My days are typically spent communicating, whether it is with the team working on specific projects or longer-term goals, with partners or clients about developing or strengthening our partnerships, or with prospective partners about how the MobileQubes platform can benefit their customers and organizations. I try and batch my non-business development communications in the mornings and afternoons. Lead off with a quick internal management review of key KPIs and business points. Then a short level-setting morning overview with the larger team all before 10 am. The bulk of the day is spent on business development with current or potential partners. 5 pm to 6 pm is generally “clean-up” time, which means I get to things that either came up during the day or prepare for the following day’s items.
How do you bring ideas to life?
We have an experienced and strong team. We ideate, debate, and research our theories and then give each other the chance to shoot holes in them. Once we have what we feel is a solid concept, we bring it to a larger network of advisors and board members for thought and input. We refine based on the collective feedback, and once validated, we run hard—intelligently and efficiently, but we push hard to arrive at an MVP or prototype for further testing and refinement. From there, we strive to gather relevant data that informs us of what needs to be changed or improved, make the necessary adjustments, and then run hard again for the market-ready product.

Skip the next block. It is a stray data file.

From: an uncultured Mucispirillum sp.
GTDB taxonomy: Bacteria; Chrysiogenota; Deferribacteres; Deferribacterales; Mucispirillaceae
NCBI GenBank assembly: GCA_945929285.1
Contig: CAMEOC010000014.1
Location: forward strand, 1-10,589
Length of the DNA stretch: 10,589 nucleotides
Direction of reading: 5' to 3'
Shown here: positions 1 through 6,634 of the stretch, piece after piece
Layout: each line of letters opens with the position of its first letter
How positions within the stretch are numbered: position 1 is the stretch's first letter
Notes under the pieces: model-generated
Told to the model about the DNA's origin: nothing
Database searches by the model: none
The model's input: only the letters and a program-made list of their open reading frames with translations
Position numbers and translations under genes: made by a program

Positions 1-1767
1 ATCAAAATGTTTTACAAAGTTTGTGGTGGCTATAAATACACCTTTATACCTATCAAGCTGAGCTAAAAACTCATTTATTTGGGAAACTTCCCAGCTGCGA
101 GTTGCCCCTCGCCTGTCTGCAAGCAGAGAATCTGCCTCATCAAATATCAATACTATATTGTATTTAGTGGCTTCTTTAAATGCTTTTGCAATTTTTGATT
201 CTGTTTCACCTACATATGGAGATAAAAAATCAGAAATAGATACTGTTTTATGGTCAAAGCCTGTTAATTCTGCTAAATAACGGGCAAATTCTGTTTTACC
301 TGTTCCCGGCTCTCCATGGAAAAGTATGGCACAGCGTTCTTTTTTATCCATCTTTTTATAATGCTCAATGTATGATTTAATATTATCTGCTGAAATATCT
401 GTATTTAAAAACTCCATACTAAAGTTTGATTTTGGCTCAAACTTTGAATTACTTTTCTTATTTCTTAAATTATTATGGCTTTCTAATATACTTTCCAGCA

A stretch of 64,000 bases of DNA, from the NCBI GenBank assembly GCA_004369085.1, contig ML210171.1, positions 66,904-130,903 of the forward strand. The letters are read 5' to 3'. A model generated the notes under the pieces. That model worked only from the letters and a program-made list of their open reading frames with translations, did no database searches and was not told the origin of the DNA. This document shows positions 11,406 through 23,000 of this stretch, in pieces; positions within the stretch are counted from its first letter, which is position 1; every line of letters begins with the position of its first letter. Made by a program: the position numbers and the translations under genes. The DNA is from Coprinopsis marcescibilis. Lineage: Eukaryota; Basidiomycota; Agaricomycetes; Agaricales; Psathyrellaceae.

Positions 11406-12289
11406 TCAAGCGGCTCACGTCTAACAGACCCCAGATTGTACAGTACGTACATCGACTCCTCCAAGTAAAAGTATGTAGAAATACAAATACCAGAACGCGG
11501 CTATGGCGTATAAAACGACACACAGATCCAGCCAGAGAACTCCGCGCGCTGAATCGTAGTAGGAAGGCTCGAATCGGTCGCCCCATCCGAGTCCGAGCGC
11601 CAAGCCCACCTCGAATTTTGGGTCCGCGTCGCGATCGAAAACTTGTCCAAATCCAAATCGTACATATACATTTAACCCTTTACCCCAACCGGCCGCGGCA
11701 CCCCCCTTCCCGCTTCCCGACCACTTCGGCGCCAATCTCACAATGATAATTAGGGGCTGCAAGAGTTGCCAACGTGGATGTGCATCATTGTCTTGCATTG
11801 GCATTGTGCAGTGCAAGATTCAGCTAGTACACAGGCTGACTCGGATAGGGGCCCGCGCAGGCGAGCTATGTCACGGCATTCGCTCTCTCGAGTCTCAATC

What’s one trend that excites you?
The overall shift to mobile and the explosion of IoT. When technology is thoughtfully designed and executed, it can enhance our lives in countless ways. As it relates to MobileQubes, we are constantly striving to develop our product to fit the lives of our users and mobile users in general. The fact that humans are becoming increasingly more reliant on tech to make their lives simpler fits with our overall mission.
What is one habit of yours that makes you more productive as an entrepreneur?